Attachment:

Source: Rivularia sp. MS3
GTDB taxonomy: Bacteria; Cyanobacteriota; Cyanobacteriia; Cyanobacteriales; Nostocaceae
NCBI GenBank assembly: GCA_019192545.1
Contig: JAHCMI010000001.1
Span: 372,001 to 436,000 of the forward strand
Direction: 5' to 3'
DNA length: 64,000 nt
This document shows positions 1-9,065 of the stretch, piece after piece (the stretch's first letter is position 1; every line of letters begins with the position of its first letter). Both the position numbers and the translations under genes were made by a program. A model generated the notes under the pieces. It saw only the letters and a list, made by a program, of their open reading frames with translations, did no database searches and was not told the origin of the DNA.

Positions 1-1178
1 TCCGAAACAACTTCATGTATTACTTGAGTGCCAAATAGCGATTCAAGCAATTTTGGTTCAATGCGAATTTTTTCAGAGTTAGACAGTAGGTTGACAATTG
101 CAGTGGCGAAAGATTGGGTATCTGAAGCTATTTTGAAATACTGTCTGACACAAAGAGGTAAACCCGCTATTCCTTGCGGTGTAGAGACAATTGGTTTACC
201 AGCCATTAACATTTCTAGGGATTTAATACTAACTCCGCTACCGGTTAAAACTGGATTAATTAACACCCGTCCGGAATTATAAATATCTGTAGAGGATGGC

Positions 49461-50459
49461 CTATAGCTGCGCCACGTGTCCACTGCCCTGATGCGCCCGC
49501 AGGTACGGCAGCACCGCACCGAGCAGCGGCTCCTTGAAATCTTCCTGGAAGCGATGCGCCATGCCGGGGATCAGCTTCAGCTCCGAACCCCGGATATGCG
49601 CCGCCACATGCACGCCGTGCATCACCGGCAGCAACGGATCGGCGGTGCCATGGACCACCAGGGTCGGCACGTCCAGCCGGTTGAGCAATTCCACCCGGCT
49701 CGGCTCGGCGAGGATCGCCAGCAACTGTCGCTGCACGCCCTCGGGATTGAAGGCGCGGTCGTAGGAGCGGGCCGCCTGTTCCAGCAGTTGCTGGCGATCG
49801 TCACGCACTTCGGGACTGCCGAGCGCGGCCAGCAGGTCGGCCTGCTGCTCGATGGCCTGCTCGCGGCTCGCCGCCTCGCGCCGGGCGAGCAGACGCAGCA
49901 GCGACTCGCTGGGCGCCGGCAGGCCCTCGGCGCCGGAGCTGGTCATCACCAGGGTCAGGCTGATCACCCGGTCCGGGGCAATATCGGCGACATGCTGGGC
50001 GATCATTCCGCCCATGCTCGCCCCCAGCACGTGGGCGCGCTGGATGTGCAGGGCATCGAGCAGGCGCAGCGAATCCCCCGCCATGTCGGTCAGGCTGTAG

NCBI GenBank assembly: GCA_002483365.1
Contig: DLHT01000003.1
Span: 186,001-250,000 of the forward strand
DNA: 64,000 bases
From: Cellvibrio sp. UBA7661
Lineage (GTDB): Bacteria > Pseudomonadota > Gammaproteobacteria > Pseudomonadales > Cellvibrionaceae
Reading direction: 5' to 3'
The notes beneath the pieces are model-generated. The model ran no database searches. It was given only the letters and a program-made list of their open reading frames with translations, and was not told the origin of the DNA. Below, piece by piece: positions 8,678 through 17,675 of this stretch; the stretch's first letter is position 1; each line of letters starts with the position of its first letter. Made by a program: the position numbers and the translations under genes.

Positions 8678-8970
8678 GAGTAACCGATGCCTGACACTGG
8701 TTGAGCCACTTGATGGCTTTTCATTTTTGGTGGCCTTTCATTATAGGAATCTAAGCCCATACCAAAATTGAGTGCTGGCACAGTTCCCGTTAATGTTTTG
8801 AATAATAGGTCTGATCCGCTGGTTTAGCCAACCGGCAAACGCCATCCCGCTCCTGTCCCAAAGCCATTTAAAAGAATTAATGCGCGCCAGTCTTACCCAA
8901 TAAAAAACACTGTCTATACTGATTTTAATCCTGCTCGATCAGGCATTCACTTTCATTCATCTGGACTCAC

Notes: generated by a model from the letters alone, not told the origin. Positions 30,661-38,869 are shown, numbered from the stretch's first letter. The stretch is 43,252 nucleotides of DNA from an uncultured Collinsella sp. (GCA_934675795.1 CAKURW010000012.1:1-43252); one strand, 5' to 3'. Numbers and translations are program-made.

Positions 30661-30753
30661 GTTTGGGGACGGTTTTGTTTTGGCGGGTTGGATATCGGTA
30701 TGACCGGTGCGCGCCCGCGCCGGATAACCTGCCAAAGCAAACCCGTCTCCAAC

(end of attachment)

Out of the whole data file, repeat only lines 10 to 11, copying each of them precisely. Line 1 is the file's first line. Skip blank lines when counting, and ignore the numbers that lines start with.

1 TCCGAAACAACTTCATGTATTACTTGAGTGCCAAATAGCGATTCAAGCAATTTTGGTTCAATGCGAATTTTTTCAGAGTTAGACAGTAGGTTGACAATTG
101 CAGTGGCGAAAGATTGGGTATCTGAAGCTATTTTGAAATACTGTCTGACACAAAGAGGTAAACCCGCTATTCCTTGCGGTGTAGAGACAATTGGTTTACC